Collection of Questions: PS: 1. Tough and Tricky questions; 2. Hard questions; 3. Hard questions part 2; 4. Standard deviation; 5. Tough Problem Solving Questions With Solutions; 6. Probability and Combinations Questions With Solutions; 7 Tough and tricky exponents and roots questions; 8 12 Easy Pieces (or not?); 9 Bakers' Dozen; 10 Algebra set. ,11 Mixed Questions, 12 Fresh Meat DS: 1. DS tough questions; 2. DS tough questions part 2; 3. DS tough questions part 3; 4. DS Standard deviation; 5. Inequalities; 6. 700+ GMAT Data Sufficiency Questions With Explanations; 7 Tough and tricky exponents and roots questions; 8 The Discreet Charm of the DS; 9 Devil's Dozen!!!; 10 Number Properties set., 11 New DS set.
What are GMAT Club Tests? Extrahard Quant Tests with Brilliant Analytics



Manager
Joined: 21 Jul 2012
Posts: 65

Re: If X is the sum of first 50 positive even integers and Y is
[#permalink]
Show Tags
30 Mar 2013, 12:06
Bunuel wrote: jmuduke08 wrote: fameatop wrote: Shortcut way without even a single calculation:
Sum of first 'n' even integers is given by  n(n+1) Sum of first 'n' odd integers is given by  n^2
x = n(n+1) = 50 x 51 y= n^2 = 50 x 50 xy = 50 (5150) = 50 (1) = 50 Answer C
Hope It helps do these above formulas always hold true? And what is the formula for the first 100 positive integers? Sum of n first positive integers: \(1+2+...+n=\frac{1+n}{2}*n\). So, the sum of 100 first positive integers is (1+100)/2*100. Sum of n first positive odd numbers: \(a_1+a_2+...+a_n=1+3+...+a_n=n^2\), where \(a_n\) is the last, \(n_{th}\) term and given by: \(a_n=2n1\). Given \(n=5\) first odd positive integers, then their sum equals to \(1+3+5+7+9=5^2=25\). Sum of n first positive even numbers: \(a_1+a_2+...+a_n=2+4+...+a_n\)\(=n(n+1)\), where \(a_n\) is the last, \(n_{th}\) term and given by: \(a_n=2n\). Given \(n=4\) first positive even integers, then their sum equals to \(2+4+6+8=4(4+1)=20\). For more check here: mathnumbertheory88376.htmlHope it helps. Bunuel, if I wanted to find the sum of the even integers between 26 and 62, inclusive, then the formula above for even integers n(n+1) would not work, because this formula is only for the first n even positive integers meaning we would need to start at 2. Is this the correct way to think about it?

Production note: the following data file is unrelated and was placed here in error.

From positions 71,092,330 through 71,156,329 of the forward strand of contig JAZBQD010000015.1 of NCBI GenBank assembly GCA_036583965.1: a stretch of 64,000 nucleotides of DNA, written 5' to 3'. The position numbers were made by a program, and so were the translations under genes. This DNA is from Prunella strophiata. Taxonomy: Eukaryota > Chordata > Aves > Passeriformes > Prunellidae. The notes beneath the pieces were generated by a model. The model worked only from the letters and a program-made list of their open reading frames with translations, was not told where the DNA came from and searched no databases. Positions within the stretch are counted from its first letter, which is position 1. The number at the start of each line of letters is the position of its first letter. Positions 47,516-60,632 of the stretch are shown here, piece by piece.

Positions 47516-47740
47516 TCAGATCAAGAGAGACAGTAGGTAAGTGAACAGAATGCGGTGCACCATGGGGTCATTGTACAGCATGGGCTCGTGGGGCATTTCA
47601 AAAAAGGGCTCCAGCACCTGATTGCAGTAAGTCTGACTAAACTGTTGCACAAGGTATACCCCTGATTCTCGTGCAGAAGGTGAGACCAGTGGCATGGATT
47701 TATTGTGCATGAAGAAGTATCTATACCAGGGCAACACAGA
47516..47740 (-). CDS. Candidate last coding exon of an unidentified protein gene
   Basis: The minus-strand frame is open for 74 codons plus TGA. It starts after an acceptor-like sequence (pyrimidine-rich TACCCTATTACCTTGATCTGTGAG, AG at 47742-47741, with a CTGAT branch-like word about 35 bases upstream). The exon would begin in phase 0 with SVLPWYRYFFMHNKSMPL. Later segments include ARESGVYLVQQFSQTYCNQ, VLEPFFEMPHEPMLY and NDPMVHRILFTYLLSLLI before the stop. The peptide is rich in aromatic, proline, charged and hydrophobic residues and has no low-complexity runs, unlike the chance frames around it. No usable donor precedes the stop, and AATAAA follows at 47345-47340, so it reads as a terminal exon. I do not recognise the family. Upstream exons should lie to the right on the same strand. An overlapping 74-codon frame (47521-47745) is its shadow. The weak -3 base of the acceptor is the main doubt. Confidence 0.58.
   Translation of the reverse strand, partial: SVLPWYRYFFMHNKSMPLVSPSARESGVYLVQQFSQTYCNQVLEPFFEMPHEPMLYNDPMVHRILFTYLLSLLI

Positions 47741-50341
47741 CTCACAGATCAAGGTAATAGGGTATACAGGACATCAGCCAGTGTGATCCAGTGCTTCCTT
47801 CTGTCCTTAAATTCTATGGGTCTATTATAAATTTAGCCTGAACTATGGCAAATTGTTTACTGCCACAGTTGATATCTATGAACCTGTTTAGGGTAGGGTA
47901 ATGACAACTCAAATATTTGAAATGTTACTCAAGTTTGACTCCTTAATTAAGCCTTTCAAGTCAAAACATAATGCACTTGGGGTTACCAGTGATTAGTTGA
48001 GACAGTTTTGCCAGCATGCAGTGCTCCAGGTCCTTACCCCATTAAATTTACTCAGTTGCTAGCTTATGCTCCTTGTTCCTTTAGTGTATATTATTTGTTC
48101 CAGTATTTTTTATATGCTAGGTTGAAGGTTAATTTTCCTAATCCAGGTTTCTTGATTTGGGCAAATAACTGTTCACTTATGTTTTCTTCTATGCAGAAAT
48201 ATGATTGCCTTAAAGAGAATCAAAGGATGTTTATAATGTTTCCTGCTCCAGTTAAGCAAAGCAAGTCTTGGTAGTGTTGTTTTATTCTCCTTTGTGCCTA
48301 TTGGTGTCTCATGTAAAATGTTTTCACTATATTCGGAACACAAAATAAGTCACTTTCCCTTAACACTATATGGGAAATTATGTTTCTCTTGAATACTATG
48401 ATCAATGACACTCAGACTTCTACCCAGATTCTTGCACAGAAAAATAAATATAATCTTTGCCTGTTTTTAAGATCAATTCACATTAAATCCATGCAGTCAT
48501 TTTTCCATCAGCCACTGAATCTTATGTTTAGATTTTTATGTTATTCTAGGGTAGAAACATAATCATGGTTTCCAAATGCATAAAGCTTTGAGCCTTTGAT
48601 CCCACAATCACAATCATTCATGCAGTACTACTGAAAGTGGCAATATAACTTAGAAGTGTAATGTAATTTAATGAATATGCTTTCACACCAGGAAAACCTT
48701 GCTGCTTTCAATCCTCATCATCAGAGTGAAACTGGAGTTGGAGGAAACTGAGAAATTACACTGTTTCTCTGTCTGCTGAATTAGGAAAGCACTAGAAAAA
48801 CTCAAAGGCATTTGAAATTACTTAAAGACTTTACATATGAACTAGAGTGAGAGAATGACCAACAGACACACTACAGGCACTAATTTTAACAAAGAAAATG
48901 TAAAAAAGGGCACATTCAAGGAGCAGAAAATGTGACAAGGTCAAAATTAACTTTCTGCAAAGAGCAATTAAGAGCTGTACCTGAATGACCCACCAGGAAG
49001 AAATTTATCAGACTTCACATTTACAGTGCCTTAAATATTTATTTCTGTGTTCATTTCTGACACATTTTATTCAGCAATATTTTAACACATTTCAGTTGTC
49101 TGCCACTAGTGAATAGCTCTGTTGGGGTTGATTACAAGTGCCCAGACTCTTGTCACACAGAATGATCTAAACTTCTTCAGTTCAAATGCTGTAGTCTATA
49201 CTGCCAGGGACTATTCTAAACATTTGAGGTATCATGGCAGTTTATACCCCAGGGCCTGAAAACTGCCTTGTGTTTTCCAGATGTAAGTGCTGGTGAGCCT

Manager
Joined: 24 Nov 2012
Posts: 157
Concentration: Sustainability, Entrepreneurship
WE: Business Development (Internet and New Media)

Re: If X is the sum of first 50 positive even integers and Y is
[#permalink]
Show Tags
16 Apr 2013, 10:21
[quote= Bunuel, if I wanted to find the sum of the even integers between 26 and 62, inclusive, then the formula above for even integers n(n+1) would not work, because this formula is only for the first n even positive integers meaning we would need to start at 2. Is this the correct way to think about it?[/quote] Sum of x consecutive even integers = 2xn + x(x+1)/2 (n = (First term of series/2)  1) Sum of x consecutive odd integers = (x+n)^2  (n)^2 (n=(first term of series  1)/2)
_________________
You've been walking the ocean's edge, holding up your robes to keep them dry. You must dive naked under, and deeper under, a thousand times deeper!  Rumi
http://www.manhattangmat.com/blog/index.php/author/cbermanmanhattanprepcom/  This is worth its weight in gold
Economist GMAT Test  730, Q50, V41 Aug 9th, 2013 Manhattan GMAT Test  670, Q45, V36 Aug 11th, 2013 Manhattan GMAT Test  680, Q47, V36 Aug 17th, 2013 GmatPrep CAT 1  770, Q50, V44 Aug 24th, 2013 Manhattan GMAT Test  690, Q45, V39 Aug 30th, 2013 Manhattan GMAT Test  710, Q48, V39 Sep 13th, 2013 GmatPrep CAT 2  740, Q49, V41 Oct 6th, 2013
GMAT  770, Q50, V44, Oct 7th, 2013 My Debrief  http://gmatclub.com/forum/fromtheashesthoushallrise770q50v44awa5ir162299.html#p1284542